Finally, a banking company has something good to say about the Treasury Department's Troubled Asset Relief Program.
Fidelity Southern Corp. in Atlanta, which had been sidelined by souring real estate loans, says its $48.2 million Tarp infusion allowed it to grow again.
"Despite the problems and the interpretations, the fact is that Tarp helped us," said James B. Miller Jr., Fidelity Southern's chairman and chief executive. "We had begun shrinking our bank dramatically. … Tarp was a stabilizer."
In recent weeks a number of banking companies have returned Tarp funds or expressed a desire to do so. Bankers have complained about restrictions on compensation and dividends, the potential for further government interference and a stigma associated with the recipients. Last week JPMorgan Chase & Co.'s chief executive, James Dimon, called Tarp "a scarlet letter."
Other critics have said the program has failed to stimulate lending by recipients.
But since it received its infusion in December, the $1.8 billion-asset Fidelity Southern has ramped up two lending lines where it had scaled back: home mortgages and indirect auto lending. The company has also continued to lend to builders, though more cautiously than in the past, to clear the glut of vacant lots it has repossessed.
Last week it posted a first-quarter net loss that was smaller than analysts had expected, as a result of fee income from the rejuvenated mortgage line and stronger-than-expected credit quality.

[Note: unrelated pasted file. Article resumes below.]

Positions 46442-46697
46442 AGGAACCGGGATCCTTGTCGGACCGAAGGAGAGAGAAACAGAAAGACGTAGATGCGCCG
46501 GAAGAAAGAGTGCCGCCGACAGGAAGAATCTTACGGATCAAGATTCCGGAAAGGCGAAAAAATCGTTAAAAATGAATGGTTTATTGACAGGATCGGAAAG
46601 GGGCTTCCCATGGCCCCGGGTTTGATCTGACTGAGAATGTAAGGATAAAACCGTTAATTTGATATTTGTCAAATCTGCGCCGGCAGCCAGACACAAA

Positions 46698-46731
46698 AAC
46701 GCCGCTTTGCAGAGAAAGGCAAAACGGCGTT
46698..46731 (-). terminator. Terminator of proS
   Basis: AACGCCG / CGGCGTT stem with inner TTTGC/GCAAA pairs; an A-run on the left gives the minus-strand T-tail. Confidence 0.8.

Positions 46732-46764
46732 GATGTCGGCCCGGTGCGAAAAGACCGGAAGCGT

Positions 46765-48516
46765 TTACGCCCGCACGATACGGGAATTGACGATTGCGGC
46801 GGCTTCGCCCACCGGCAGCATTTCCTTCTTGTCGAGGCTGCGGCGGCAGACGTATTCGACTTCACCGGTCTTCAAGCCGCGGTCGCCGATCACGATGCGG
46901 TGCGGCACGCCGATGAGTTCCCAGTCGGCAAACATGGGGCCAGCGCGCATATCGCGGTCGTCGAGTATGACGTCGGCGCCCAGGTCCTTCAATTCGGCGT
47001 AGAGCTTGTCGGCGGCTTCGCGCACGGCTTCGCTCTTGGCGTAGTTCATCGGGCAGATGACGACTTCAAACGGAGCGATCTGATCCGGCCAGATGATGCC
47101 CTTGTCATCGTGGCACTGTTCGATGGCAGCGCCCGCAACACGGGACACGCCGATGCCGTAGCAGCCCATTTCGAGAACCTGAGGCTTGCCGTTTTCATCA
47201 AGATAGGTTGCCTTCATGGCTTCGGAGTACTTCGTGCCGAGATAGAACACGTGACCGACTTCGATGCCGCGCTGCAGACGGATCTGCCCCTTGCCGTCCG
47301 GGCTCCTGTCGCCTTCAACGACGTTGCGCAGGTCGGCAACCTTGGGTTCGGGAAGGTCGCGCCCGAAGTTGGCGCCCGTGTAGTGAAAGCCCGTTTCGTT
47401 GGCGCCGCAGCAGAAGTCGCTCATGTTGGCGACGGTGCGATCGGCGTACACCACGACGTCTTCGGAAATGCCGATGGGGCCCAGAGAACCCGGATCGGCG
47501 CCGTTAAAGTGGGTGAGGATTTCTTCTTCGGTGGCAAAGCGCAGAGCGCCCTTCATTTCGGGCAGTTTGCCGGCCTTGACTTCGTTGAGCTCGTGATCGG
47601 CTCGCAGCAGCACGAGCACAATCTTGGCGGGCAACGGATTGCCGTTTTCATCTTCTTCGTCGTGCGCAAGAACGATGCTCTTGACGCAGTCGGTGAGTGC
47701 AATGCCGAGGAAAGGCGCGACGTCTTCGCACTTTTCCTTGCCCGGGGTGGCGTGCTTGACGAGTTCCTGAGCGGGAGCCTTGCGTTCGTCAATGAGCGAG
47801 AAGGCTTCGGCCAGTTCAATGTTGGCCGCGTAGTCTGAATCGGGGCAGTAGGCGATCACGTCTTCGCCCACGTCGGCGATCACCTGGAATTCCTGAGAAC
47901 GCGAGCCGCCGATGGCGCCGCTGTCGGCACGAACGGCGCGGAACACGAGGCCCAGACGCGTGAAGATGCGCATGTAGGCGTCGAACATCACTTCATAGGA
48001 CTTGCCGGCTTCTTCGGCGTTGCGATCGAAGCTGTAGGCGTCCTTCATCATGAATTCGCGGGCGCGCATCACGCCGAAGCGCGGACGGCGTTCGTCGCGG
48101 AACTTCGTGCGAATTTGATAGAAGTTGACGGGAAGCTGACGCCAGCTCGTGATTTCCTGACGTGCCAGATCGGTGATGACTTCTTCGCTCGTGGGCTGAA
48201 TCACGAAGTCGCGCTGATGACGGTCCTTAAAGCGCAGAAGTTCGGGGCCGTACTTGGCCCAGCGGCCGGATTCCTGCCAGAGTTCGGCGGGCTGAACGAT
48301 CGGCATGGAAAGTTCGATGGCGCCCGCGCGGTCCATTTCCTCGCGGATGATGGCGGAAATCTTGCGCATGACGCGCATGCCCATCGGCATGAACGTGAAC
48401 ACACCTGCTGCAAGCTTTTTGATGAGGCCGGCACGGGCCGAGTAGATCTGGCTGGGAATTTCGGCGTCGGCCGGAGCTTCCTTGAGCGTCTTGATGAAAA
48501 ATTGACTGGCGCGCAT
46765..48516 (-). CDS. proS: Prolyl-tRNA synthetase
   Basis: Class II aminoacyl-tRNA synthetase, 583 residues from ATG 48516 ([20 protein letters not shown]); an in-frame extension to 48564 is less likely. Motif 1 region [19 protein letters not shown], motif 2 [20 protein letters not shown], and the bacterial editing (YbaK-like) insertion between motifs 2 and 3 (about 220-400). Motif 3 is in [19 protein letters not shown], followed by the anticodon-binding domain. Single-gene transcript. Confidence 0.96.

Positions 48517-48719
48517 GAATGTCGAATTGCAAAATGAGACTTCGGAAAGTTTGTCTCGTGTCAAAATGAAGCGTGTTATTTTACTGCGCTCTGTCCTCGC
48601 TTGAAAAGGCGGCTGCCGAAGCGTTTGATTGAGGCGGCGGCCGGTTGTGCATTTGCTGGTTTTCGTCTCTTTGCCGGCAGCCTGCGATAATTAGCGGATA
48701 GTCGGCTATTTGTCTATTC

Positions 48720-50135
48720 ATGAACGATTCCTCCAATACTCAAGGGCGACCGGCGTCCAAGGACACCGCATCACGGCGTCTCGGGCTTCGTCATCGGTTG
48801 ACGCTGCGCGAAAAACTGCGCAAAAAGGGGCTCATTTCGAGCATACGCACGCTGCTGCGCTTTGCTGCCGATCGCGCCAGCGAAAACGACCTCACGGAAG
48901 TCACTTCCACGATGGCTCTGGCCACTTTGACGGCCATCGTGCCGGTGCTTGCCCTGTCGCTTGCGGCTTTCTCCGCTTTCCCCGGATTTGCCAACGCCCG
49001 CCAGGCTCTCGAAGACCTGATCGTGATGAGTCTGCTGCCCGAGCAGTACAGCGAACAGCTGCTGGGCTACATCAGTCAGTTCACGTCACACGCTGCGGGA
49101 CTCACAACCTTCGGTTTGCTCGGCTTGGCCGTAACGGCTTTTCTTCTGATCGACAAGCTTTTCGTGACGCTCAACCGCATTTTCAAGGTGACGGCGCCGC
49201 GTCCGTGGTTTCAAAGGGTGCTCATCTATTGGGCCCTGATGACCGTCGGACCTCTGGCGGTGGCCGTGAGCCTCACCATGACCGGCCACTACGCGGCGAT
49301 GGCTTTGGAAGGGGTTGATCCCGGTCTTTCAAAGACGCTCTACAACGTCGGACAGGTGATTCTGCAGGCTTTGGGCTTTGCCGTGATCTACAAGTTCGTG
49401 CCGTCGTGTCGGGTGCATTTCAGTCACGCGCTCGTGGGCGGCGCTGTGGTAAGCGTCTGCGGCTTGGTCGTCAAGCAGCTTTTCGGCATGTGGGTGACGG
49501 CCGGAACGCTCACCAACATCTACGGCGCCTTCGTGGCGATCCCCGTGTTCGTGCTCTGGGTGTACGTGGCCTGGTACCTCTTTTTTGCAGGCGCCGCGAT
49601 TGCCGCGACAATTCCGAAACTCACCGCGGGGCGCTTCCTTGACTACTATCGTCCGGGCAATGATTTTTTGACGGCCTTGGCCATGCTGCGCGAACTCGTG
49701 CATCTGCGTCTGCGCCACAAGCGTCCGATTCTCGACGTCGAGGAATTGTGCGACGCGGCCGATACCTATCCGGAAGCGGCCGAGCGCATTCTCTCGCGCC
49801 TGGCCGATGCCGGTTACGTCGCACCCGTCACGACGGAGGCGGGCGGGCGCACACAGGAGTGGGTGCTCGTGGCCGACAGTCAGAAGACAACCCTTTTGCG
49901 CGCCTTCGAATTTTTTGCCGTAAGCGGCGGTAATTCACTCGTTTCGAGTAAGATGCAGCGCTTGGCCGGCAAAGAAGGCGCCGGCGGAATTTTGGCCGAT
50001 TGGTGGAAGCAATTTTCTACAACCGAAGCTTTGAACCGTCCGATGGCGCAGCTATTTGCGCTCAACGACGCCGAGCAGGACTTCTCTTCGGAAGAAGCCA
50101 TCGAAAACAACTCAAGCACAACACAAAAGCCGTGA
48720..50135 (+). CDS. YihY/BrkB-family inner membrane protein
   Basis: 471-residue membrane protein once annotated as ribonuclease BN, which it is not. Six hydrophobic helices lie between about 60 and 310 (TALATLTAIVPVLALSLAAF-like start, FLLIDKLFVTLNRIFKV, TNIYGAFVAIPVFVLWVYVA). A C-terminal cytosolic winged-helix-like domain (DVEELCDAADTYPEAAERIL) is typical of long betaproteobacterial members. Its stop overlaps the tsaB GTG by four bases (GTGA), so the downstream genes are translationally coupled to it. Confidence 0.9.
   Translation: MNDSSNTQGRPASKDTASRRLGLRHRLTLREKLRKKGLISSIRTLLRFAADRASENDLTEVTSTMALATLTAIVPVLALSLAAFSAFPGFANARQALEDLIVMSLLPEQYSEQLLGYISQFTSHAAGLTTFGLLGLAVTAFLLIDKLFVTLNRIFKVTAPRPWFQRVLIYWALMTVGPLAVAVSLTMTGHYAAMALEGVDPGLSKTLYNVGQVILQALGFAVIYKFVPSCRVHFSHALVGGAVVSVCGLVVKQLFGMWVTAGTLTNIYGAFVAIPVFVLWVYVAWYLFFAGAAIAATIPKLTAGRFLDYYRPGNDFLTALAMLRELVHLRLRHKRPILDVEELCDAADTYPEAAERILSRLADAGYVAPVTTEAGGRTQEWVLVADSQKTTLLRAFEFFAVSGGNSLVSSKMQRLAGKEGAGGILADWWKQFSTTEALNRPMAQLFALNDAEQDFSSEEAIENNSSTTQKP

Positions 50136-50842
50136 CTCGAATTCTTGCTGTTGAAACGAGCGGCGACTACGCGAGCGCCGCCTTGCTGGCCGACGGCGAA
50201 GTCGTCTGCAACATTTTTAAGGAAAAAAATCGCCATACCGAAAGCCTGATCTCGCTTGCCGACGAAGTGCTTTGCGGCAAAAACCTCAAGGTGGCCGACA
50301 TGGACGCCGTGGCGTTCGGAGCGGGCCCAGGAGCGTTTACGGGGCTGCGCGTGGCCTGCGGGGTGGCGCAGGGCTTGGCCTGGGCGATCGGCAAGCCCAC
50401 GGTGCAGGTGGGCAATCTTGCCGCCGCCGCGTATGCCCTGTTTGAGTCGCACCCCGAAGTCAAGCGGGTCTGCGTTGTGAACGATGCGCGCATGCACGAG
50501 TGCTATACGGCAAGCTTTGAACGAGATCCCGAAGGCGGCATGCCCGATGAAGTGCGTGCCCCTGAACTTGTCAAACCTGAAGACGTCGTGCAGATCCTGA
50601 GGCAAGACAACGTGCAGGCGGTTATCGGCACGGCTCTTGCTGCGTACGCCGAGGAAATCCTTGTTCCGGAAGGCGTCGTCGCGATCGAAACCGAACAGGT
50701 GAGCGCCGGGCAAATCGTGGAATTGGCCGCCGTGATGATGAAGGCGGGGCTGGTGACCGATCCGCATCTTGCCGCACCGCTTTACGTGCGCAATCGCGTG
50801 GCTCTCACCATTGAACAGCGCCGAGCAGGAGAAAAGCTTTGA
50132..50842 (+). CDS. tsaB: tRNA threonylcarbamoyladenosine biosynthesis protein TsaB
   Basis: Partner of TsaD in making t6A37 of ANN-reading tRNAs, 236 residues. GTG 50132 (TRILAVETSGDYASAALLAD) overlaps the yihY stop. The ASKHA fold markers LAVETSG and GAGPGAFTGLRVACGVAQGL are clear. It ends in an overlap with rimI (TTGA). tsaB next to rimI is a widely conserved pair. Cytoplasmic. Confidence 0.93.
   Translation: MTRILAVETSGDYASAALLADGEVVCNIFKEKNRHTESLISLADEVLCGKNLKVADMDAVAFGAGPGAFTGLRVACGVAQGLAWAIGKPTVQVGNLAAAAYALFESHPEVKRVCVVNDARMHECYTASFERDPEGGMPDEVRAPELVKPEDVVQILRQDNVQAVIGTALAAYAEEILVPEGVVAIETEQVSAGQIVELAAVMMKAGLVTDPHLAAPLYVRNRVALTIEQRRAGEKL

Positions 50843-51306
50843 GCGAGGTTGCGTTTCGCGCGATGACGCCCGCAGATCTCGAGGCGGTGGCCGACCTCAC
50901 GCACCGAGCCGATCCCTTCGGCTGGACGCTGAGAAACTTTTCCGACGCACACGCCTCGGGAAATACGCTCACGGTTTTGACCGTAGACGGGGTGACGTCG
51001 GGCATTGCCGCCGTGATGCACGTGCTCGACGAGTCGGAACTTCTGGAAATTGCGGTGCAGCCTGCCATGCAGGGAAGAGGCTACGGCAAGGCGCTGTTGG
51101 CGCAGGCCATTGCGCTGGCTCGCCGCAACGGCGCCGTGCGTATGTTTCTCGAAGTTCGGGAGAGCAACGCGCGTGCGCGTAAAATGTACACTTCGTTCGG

Fidelity Southern still faces significant challenges, both in its local area — arguably one of the country's hardest-hit real estate markets — and on its balance sheet. Nonperforming assets climbed 234% from a year earlier, to $123.5 million at the end of the first quarter, or 8.45% of total assets. Nearly three-quarters of the nonperformers were construction and development loans. In the company's first-quarter earnings release, it said it had 200 homes and 686 lots and land loans classified as nonperforming.
Miller said Fidelity Southern is slowly clearing that inventory. He also said the lots have the benefit of being in Atlanta's inner suburbs, which, though sluggish, are faring better than the outlying suburbs.
"Thank God we are closer in than other people," he said.
The residential construction and land acquisition and development portfolio decreased 4.7% from a quarter earlier, to $214.2 million on March 31. Though $16.8 million of construction loans were paid off in the first quarter, Fidelity Southern also originated $3.8 million of residential construction loans.
The catch is that the company is making the new loans only to those willing to build on the lots it is holding, whether the loan is for a single lot to an individual or for a handful of homes to a builder that has demonstrated the ability to move properties. "That is going to help us get through our inventory," Miller said.
Fidelity Southern lost $3.4 million last quarter, or 43 cents a share, beating the average estimate of analysts by 13 cents. A year earlier it had earned $1.1 million.
Analysts noted that nonperformers increased 7% from the fourth quarter, but they said the company may have hit the bottom.
"Credit may be showing signs of stabilization … but it's too early to be confident of a trend," Jennifer H. Demba, an analyst at SunTrust Robinson Humphrey, wrote in a research note published last week. Fidelity Southern "had a better quarter than expected but is still under severe credit pressure."
Aware of its deteriorating credit quality, early last year the company began scaling back where it could to preserve its capital ratios.